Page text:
Aortic Root Repair or Replacement

The aorta is the large blood vessel that carries blood from the heart to the rest of the body. The aortic root is the section of the aorta closest to and attached to the heart. An aneurysm is an abnormal bulge in the wall of an artery. If the aneurysm develops in the aortic root, the aorta can dilate and the aortic valve can leak (regurgitation). If the aneurysm continues to expand, it can rupture. The layers of the aortic wall can also separate (aortic dissection). This can cause life-threatening internal bleeding.

Aortic root surgery is a procedure performed to prevent or treat an aortic aneurysm. This procedure can be performed using the following methods: non-invasive (no incisions required / small puncture / low to moderate sedation), or through open-heart surgery (a large incision of 8-10 inches long / involves dividing the breast bone / general anesthesia). The type of procedure chosen will vary according to your particular health condition.

Types of Aortic Root Repair/Replacement

  • Valve-Sparing Aortic Root Replacement (David or Yacoub): A procedure that repairs aortic root aneurysms while preserving the patient’s own aortic valve. Preservation of the patient’s existing valve avoids the need for long-term use of blood-thinning medications and increases the long-term durability of the valve.
  • Composite Aortic Root Replacement (Modified Bentall): A type of procedure performed to repair the aortic root and replace the damaged aortic valve with a prosthetic or synthetic valve.
  • Homograft Valve/Root Replacement: For those complex cases (e.g. endocarditis or multiple previous root surgeries), this procedure may use a tissue graft from a donated human heart.

How to prepare for the procedure

Before the procedure, your doctor and treatment team will explain to you what to expect before, during and after the procedure and potential risks of the procedure. Other recommendations include:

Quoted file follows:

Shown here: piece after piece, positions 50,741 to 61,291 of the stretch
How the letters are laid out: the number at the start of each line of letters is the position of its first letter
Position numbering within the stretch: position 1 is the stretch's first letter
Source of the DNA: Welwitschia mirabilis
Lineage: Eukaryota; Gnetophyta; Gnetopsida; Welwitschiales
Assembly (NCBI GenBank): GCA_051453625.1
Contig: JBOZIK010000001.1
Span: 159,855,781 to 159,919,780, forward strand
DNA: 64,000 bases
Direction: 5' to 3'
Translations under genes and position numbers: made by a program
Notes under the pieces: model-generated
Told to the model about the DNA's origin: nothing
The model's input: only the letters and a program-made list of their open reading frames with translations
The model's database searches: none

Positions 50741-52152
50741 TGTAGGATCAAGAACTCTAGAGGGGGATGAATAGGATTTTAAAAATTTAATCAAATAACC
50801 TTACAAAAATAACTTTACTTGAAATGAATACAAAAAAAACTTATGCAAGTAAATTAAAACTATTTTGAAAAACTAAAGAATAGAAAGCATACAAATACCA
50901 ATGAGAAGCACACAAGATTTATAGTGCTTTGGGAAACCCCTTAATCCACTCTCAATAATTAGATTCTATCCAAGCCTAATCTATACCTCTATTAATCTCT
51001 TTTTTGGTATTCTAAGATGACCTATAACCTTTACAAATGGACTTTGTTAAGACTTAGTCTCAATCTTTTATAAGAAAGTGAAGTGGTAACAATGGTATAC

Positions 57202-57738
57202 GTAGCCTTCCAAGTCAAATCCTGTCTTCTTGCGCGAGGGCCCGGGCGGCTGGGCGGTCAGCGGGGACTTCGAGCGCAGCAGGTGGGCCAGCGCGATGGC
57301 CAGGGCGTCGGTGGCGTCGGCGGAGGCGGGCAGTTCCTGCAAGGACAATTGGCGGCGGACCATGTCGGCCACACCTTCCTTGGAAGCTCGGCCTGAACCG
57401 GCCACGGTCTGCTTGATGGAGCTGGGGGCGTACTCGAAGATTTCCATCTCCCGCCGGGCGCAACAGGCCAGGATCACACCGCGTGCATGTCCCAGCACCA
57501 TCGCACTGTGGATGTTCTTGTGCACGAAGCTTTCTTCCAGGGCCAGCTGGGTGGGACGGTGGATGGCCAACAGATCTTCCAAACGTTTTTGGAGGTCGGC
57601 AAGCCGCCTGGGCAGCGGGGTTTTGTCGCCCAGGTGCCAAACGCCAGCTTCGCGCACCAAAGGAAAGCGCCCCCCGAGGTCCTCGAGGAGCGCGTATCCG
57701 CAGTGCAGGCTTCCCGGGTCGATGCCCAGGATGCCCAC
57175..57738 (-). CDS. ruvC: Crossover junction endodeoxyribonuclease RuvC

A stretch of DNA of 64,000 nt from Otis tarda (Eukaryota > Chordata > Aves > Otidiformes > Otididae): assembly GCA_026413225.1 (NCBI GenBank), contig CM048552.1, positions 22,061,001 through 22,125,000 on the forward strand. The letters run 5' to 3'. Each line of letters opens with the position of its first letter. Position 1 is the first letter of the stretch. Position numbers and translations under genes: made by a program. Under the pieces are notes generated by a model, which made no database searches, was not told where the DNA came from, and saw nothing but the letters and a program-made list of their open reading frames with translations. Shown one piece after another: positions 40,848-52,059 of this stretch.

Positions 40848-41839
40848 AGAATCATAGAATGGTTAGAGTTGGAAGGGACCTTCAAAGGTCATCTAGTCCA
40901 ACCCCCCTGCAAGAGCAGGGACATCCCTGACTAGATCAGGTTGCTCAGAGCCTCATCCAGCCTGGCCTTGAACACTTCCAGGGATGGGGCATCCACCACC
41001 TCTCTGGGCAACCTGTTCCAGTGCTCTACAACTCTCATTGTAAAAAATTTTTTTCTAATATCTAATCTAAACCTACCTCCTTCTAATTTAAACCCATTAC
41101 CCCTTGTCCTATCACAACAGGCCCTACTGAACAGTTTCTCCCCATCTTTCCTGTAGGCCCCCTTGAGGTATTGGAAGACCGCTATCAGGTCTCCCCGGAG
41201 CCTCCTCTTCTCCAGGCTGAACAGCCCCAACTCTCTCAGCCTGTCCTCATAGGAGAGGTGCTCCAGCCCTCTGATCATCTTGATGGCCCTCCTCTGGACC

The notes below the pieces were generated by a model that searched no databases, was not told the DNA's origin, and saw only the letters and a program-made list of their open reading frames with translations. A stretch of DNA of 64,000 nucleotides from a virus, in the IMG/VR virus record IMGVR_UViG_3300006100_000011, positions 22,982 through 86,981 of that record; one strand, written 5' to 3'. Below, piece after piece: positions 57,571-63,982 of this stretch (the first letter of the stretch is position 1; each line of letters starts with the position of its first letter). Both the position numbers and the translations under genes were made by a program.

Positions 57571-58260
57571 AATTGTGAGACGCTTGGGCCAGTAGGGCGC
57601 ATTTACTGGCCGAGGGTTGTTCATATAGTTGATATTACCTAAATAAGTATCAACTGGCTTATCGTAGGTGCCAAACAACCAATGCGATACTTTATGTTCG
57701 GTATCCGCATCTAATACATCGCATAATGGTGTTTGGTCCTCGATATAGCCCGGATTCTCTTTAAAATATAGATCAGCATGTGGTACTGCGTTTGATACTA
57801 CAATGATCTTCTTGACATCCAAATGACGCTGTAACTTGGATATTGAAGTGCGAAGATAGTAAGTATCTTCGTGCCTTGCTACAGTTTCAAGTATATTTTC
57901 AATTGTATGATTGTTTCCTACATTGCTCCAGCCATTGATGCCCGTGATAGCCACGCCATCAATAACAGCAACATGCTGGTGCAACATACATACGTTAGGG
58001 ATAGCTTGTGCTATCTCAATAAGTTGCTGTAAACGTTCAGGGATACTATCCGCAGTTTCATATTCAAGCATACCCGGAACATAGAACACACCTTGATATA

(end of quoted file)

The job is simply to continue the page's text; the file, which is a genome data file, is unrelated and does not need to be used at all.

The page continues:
Talk to your doctor about

  • All medications, herbal products and dietary supplements you are currently taking and ask for their recommendations about each
  • Diabetes and how to adjust your medicine on the day of the procedure
  • Radiation exposure, especially for those that are pregnant
  • Any allergies to medicines, latex, tape, iodine, and anesthetic agents
  • Any history of bleeding disorders
  • Any implanted device (e.g. pacemaker or ICD)
  • Any body piercings on your chest or abdomen

Other suggestions

  • Eat a normal meal the evening before the procedure. However, do not eat, drink or chew anything after midnight before your procedure. If you must take medications, only take them with sips of water
  • Leave all jewelry at home
  • Remove all makeup and nail polish
  • Wear comfortable clothing when you come to the hospital
  • If you normally wear dentures, glasses, or hearing devices at home, plan to wear them during the procedure

What to expect before the procedure

Before the procedure, your doctor may perform a variety of tests, including:

Diagnostic tests and procedures

What to expect during the procedure

Aortic root surgery usually takes 4 to 6 hours, but the preparation and recovery may add several hours. This procedure is usually performed in the cardiothoracic operating room (OR). Check with your doctor about the details of your procedure. In general, during a Modified Bentall procedure:

  • You will change into a hospital gown
  • A nurse will start the intravenous (IV) line in your arm which will administer medications and fluids during the procedure